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Standing Together, and Stepping Up

Dear Sounds True friends and community,

While holding a mirror to our own organizational accountability, Sounds True unequivocally stands in solidarity with the Black community, the family of George Floyd, and the many others who have been victims of police brutality and ongoing racial injustice.

We stand with and for our Black employees, our Black authors and colleagues, our Black customers, and all of the protestors and social change activists—past, present, and future— who are working to put an end to racism in every corner of our society.

And we are committed to not just stand in solidarity but to step up.

Since George Floyd’s murder, we have been having many in-depth discussions among the 125-person staff at Sounds True about the most meaningful actions we can take as a transformational learning company to help educate ourselves and our community and contribute to the dismantling of racism.

We have been asking ourselves questions such as:

  • How can we best use our platform to better amplify the voices of wisdom teachers who are Black, Indigenous, and People of Color (BIPOC)?
  • What’s in our Shadow, as individuals and as an organization? What unconscious areas must now be brought into awareness?
  • And how do we actively address these areas so that we can evolve as an organization and be a force of genuine service in the world?

The answers to these questions are not simple, quick, or easy. It has taken me a while to write this email to you, our beloved customers and Sounds True community, because we have felt as a team the need to listen carefully and look deeply within in order to lay out an action plan moving forward that will contribute to meaningful and substantive change.

Anything less falls short of what I believe this moment is asking of us.

We also want to learn and evolve in partnership with you. We are learning and growing together as a community, and it has been important for us to create a moving-forward action plan that invites engagement from our entire audience.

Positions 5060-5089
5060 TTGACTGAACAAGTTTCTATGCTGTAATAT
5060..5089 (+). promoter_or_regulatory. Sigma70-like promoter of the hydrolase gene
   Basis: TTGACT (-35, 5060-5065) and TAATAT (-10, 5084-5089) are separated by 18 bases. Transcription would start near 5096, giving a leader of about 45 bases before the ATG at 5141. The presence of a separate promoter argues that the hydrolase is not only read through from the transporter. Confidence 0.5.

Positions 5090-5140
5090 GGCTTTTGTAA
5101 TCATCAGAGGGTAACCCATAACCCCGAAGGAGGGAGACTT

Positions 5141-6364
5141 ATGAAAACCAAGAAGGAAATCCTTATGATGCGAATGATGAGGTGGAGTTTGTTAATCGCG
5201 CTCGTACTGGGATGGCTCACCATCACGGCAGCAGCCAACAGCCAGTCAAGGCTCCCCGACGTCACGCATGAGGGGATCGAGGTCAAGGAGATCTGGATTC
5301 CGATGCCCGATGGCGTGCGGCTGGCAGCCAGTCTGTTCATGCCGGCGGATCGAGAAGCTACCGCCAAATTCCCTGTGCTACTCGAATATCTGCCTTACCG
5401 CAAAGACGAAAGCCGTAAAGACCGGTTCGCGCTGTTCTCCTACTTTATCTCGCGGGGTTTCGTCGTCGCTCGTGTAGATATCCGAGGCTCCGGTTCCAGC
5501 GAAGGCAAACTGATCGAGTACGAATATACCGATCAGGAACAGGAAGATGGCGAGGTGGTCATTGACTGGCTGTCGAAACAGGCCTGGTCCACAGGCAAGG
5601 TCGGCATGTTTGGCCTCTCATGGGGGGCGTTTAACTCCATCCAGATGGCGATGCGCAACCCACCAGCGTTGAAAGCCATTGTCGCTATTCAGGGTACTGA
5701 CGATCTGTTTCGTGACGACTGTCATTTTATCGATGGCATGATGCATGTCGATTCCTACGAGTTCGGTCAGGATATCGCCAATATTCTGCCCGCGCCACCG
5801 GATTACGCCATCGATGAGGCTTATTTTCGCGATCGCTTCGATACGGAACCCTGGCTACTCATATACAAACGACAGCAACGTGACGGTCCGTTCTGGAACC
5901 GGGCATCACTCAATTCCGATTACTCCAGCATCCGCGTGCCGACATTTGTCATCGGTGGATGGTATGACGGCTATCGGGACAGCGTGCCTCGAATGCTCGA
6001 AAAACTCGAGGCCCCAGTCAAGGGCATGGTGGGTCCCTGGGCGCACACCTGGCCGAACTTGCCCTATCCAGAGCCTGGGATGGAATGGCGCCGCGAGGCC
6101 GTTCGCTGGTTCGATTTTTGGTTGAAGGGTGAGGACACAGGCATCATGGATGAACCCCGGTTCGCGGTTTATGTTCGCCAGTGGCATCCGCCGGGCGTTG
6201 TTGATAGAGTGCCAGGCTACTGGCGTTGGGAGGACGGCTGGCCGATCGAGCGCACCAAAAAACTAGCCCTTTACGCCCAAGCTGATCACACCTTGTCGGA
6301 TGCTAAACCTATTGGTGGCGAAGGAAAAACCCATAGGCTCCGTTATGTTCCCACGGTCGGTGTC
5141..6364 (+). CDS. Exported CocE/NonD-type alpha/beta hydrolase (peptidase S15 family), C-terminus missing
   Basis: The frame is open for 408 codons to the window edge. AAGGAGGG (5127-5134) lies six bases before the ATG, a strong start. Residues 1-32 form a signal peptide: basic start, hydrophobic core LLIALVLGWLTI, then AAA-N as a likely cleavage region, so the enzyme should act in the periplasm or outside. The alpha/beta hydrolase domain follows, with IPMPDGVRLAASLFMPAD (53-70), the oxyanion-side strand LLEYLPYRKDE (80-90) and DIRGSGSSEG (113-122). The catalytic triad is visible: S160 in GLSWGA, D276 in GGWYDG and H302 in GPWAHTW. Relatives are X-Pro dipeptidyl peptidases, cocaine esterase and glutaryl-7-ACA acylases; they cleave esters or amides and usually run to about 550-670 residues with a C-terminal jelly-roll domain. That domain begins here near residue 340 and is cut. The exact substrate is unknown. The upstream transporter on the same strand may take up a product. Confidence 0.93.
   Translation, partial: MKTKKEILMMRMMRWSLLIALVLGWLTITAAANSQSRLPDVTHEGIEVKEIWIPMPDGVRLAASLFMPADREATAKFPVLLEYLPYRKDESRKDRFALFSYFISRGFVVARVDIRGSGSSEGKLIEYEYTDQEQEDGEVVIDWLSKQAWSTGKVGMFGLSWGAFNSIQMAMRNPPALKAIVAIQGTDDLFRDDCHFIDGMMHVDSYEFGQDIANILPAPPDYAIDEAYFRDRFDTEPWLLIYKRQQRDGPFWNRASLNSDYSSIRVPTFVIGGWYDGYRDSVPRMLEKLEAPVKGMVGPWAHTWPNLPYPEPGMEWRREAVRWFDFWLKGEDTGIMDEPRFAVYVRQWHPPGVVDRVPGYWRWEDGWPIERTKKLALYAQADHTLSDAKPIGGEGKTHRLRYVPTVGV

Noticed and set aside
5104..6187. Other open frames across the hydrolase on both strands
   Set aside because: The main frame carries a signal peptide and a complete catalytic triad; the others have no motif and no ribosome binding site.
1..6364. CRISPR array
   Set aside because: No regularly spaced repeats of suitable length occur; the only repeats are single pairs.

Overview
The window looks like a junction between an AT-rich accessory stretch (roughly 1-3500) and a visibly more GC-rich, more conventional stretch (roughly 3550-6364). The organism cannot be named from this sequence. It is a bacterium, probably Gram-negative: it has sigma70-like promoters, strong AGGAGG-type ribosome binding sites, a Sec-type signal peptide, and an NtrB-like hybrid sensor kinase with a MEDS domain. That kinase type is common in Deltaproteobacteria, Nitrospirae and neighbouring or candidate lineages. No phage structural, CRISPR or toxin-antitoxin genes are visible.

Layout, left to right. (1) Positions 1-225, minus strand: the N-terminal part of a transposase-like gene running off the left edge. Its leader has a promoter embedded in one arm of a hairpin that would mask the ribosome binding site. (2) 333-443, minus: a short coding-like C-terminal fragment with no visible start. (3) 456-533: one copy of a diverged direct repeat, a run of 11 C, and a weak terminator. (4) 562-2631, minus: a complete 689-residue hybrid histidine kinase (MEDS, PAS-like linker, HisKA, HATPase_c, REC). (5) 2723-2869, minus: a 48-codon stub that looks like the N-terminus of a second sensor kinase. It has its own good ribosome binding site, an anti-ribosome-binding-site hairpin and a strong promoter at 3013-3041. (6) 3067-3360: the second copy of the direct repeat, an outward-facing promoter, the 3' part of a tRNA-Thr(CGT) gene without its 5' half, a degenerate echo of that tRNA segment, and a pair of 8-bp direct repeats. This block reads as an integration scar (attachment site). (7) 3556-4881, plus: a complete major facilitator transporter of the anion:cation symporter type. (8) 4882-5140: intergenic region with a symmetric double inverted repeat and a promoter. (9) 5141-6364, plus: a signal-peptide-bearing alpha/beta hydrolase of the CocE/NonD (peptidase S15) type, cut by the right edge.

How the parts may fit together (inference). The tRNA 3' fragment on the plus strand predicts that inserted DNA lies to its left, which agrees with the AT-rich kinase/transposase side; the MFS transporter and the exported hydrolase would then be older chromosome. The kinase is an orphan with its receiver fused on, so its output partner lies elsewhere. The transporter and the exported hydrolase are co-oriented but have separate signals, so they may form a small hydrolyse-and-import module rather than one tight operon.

With arms wide open, I invite you to witness, support, and step up with us in the following ways:

  • Over the next two years, Sounds True will be undergoing an in-depth Diversity, Equity, and Inclusion Training in the workplace. This training initiative has been in development for over a year, and will be provided by TMI Consulting, led by Dr. Tiffany Jana. Dr. Jana is coauthor of the books Overcoming BiasErasing Institutional Bias, and Subtle Acts of Exclusion. As part of the training, we will be uncovering how unconscious bias, microaggressions, and micro-acts of exclusion show up in the workplace, in our personal lives, and even in our products. The training also includes a thorough audit of Sounds True’s hiring practices, HR policies, marketing materials, and more.
  • Sounds True also wants to include our customers, authors, and partner businesses in the introductory phase of this training process that we will be embarking upon. With that in mind, we are hosting a three-part webinar series on “Healing Racism” with Dr. Jana, beginning on Wednesday, June 24, at 8:00 pm ET | 5:00 pm PT. The series is free, and we are inviting our customers, authors, and business associates to join the Sounds True staff for this online training and to walk this part of our journey together. As someone on our email list, you will be receiving all of the details in future emails.
  • It is clear to us at Sounds True that we need to publish and otherwise amplify the voices of more authors and presenters who are Black, Indigenous, and People of Color. If you have ideas about new BIPOC authors you would like to see published at Sounds True or included in our summits and online offerings, please write to us at acquisitions@soundstrue.com.
  • The Sounds True Foundation, formed in 2018, is increasing its efforts to raise scholarship funds for BIPOC students to attend our Mindfulness Meditation Teacher Certification Program and become trained as mindfulness teachers who will bring this practice to diverse communities all over the world. We will be hosting a virtual fundraiser on June 30 for this initiative and will be emailing you with more details.

As I mentioned, working to dismantle and heal racism—in ourselves, in our organization, and in our world—is not a flash-in-the-pan effort at Sounds True. This is a long-haul commitment to the creation of a different world that is just, kind, and equitable. And we have a heckuva road to travel with you to get there.

And we are committed. We don’t want to simply talk about spiritual awakening. We want to embody it … as individuals, as a company, and as a force in the world. Humbly and boldly, we are going to give everything we have and invite you to do the same. This is the time for us to step up, together.

With love on the journey,

Tami Simon

Founder and Publisher, Sounds True